China’s first passenger aircraft takes maiden flight

Posted on 8 May 2017 by Michael Cruickshank

The first large passenger aircraft domestically produced in China undertook its maiden flight last week.

The aircraft itself was a narrow-body passenger jet called the C919, built by the Commercial Aviation Corporation of China (Comac).

Despite carrying a skeleton crew of just 5, the maiden flight of the C919 was reportedly successful.

After taking off from Shanghai’s Pudong Airport, the aircraft flew for a total of 90 minutes before safely returning to land.

The flight itself stands as a major achievement for China’s aviation industry, joining the ranks of the US, Russia, the EU, and Brazil, as one of the few countries with the capacity to manufacture such large aircraft.

The C919 itself is a single aisle aircraft designed to compete with the popular Boeing 737 and Airbus A320 designs. Depending on the seating configuration it uses, it can seat between 156 and 168 passengers.

Similarly, the C919 will boast a range of between 4,075 and 5,555km, putting it in the category of medium-haul aircraft.

Europe’s aviation safety regulator has reportedly started the progress for certifying the aircraft for use in its airspace, however, this process is not yet complete.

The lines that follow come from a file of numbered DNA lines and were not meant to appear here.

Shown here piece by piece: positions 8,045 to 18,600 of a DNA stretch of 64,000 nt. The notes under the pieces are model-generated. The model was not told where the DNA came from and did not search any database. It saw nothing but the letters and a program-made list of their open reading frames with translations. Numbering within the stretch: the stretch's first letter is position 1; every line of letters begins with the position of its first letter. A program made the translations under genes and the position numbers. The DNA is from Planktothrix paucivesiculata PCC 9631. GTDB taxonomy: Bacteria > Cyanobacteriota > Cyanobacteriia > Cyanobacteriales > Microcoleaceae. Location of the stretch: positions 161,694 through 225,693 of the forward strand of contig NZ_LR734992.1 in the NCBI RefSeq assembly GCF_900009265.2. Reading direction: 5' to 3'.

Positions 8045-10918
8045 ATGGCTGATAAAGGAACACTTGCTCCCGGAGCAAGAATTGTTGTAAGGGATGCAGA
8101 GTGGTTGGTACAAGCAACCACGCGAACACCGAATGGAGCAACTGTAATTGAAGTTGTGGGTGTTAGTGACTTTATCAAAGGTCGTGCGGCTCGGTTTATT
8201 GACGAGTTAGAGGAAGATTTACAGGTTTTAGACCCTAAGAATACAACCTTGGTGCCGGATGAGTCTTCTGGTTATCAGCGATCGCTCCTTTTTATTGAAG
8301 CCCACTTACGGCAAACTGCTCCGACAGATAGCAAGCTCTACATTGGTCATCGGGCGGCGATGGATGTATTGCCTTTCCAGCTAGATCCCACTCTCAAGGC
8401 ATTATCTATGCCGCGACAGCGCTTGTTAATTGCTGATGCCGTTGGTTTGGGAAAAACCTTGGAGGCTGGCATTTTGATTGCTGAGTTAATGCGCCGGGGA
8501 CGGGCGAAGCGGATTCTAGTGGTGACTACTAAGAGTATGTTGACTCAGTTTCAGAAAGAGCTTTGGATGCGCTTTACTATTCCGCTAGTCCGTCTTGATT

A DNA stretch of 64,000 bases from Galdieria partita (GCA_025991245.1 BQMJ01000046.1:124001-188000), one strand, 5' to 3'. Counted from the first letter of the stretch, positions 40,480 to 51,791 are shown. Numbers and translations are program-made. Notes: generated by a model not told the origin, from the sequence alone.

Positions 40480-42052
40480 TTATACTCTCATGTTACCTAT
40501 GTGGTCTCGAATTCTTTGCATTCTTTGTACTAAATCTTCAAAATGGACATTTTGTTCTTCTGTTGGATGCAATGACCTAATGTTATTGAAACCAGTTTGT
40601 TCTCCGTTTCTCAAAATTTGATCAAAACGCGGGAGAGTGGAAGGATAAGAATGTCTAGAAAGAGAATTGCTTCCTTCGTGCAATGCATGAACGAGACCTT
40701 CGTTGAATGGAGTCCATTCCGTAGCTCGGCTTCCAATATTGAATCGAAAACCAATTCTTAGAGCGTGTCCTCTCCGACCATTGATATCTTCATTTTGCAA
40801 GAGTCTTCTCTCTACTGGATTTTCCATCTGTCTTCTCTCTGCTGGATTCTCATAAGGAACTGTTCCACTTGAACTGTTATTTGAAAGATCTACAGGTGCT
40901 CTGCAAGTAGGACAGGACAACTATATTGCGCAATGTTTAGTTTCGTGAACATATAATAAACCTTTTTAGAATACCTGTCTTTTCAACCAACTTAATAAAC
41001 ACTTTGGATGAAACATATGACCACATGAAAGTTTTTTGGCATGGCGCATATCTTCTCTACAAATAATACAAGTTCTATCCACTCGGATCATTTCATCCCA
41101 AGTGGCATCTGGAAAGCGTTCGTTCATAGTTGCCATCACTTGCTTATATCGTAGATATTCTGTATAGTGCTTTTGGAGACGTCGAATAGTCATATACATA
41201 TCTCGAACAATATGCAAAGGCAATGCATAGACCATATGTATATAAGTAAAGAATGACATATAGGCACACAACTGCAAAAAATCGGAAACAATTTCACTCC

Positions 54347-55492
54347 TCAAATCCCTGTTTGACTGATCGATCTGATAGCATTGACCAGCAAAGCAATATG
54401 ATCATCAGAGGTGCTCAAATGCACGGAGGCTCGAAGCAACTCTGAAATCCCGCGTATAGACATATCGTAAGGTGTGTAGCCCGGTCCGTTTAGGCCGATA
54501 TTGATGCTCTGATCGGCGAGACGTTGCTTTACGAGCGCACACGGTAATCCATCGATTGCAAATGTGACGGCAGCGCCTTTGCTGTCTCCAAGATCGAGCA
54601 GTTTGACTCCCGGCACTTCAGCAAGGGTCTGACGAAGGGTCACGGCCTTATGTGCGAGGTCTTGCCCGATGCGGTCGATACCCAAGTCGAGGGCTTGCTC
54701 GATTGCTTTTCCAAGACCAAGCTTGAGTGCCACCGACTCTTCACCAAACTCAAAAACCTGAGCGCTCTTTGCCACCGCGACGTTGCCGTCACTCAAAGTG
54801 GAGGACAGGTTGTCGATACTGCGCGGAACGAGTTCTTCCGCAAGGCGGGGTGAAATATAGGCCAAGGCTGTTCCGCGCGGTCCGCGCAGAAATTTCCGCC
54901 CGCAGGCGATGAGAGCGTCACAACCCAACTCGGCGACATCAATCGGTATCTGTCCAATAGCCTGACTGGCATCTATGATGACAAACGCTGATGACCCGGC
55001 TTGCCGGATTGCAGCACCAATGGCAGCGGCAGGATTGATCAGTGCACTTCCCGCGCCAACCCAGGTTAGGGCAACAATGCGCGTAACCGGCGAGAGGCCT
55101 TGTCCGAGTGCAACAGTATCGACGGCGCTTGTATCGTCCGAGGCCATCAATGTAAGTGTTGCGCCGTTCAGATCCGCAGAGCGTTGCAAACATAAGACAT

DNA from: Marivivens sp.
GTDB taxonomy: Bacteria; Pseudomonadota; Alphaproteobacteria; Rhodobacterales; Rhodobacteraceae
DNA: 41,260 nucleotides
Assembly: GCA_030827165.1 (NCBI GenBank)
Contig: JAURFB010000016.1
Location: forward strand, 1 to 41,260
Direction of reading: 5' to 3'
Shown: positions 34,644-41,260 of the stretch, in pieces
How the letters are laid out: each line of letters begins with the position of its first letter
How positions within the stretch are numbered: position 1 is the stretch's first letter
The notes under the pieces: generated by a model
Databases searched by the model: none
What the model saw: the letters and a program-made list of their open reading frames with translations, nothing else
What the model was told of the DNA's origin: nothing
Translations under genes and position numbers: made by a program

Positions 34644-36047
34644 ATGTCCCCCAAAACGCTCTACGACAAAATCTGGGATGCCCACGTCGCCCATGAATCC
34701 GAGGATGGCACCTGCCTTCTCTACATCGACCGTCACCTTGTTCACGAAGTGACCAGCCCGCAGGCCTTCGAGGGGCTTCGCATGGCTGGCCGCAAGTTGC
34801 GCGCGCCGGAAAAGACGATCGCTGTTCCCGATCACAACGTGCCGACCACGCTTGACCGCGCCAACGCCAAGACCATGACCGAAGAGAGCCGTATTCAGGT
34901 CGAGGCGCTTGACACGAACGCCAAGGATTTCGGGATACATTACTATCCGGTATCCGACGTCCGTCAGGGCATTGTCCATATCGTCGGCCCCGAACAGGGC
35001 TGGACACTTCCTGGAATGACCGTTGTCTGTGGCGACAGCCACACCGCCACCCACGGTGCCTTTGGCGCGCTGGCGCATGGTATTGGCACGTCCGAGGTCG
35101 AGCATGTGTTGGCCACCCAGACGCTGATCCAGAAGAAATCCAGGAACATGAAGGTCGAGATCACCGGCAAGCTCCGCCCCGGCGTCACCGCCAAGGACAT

Demonstrating the popularity of these kinds of narrow-body passenger jets, Comac has already collected orders for over 500 of the craft, mainly for Chinese customers.

Despite this, the development of the aircraft has not been without significant hurdles for China.

Most notably, similar to large aviation projects the world over, the C919 is several years behind schedule. In fact, the first commercial delivery of the aircraft is not expected until at least 2020, meaning that Comac is still far behind competitors Boeing and Airbus.

As well, the development program related to the aircraft has been reported to have cost in excess of $20bn, making it a very expensive endeavor for China.

Finally, despite the development of the craft being a major achievement the country, key parts of the aircraft including avionics and jet engines were still procured from outside of China.